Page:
I would have announced this sooner, but I took at week-long internet break (inspired by Bookbii) and it was lovely.
Thank you to everyone who entered. I asked you to tell me about a great short story collection as part of your entry, and did you guys ever come through. Below is the full list of recommendations: Continue reading
Disclaimer: Giveaway copy is courtesy of the kind people at Hingston & Olsen Publishing, but I bought my own copy. I know one of the creators, Michael Hingston, and reviewed his novel The Dilettantes here.
The SSAC is exactly what it sounds like: individually bound short stories that you open every day from December 1 to 25. The creators also post daily author interviews and extras on their website. The best part is reading along and chatting about the stories with fellow bookish people on the internet – use #ssac2017 on Twitter.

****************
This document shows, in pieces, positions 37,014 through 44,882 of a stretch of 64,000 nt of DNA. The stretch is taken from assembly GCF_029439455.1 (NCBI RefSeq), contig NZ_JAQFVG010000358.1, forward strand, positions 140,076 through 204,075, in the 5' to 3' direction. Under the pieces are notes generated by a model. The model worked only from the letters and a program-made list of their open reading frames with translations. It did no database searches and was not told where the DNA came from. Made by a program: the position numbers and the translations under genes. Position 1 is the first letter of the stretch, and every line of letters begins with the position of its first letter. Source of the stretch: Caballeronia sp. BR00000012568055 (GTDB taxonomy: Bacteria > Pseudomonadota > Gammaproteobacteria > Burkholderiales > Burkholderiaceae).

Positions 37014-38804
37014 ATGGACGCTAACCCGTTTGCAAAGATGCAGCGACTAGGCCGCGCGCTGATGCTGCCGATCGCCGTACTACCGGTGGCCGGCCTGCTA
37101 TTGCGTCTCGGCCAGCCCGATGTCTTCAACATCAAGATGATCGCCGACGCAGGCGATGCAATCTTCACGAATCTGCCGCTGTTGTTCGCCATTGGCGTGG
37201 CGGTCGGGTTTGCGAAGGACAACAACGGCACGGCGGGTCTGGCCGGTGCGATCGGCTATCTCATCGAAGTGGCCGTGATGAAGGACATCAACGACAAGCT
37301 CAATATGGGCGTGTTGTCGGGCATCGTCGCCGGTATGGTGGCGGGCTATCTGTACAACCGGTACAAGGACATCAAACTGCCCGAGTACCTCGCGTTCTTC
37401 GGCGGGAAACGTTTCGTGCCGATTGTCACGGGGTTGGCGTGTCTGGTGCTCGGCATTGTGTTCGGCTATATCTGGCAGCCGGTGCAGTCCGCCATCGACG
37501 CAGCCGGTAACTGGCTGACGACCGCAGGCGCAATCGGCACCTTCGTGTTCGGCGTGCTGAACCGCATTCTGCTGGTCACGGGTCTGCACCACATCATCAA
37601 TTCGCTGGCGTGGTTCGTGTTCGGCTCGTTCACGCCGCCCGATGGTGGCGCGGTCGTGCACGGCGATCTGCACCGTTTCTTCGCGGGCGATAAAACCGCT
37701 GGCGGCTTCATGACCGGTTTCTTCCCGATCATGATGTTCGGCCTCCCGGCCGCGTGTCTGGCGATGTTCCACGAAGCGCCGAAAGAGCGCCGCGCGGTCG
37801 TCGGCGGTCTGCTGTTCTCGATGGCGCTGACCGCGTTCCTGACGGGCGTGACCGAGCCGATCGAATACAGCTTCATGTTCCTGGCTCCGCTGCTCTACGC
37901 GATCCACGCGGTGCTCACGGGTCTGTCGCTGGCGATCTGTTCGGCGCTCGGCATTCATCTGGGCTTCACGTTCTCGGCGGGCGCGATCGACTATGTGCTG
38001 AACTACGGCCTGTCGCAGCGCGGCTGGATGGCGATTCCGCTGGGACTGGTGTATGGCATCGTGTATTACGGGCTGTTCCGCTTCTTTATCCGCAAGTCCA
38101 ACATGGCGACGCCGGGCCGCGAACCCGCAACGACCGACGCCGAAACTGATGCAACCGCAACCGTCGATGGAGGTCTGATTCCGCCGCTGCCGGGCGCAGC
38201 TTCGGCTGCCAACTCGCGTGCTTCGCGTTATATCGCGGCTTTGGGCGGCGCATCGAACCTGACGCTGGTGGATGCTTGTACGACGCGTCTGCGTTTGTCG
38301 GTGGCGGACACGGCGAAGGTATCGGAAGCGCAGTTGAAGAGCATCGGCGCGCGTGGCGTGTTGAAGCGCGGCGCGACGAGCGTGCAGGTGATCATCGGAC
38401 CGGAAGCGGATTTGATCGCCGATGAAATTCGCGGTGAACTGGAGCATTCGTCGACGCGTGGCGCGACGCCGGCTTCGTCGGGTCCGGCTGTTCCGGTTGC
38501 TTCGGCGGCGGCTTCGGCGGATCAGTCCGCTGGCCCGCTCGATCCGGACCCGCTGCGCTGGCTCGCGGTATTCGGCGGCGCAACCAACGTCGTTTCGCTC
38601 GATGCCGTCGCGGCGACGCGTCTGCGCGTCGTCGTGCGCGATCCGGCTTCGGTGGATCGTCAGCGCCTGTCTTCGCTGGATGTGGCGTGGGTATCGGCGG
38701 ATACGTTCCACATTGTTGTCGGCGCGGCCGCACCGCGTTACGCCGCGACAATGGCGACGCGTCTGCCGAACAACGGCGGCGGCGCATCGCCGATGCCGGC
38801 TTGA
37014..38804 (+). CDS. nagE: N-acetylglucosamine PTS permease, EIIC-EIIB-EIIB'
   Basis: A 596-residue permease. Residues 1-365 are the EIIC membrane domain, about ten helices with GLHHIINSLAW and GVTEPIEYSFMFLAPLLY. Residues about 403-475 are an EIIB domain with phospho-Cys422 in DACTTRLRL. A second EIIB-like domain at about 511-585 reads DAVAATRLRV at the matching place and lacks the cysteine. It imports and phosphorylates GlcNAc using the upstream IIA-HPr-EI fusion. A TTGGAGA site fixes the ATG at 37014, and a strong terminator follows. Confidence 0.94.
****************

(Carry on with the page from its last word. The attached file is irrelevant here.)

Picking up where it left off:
How to enter & other fine print
- To enter: tell me about the last great short story you read in the comments, and make sure your comment either includes your email address, or links to somewhere I can find it. Or, email me at firstname.lastname@example.org and put SSAC in the subject line. If you haven’t read a great short story lately, that’s okay! Just tell me how excited you are to start reading them, or something.
- Rules and regulations:
- Contest is open till October 17, 2017.
- On October 18, I will randomly choose a winner. I will notify the winner by email and ask for their mailing address. If I don’t hear back in 48 hours, I’ll choose again.
- The winner’s calendar will ship in late October.
- The giveaway is open internationally, but can only ship to addresses in Canada, USA, Mexico, Belgium, France, Germany, Ireland, Italy, Luxembourg, Monaco, the Netherlands, Portugal, San Marino, Spain, and the United Kingdom.
Psst… Hingston & Olsen are offering a second story box this year. The Ghost Box is full of scary stories, and is still available but probably won’t be for long.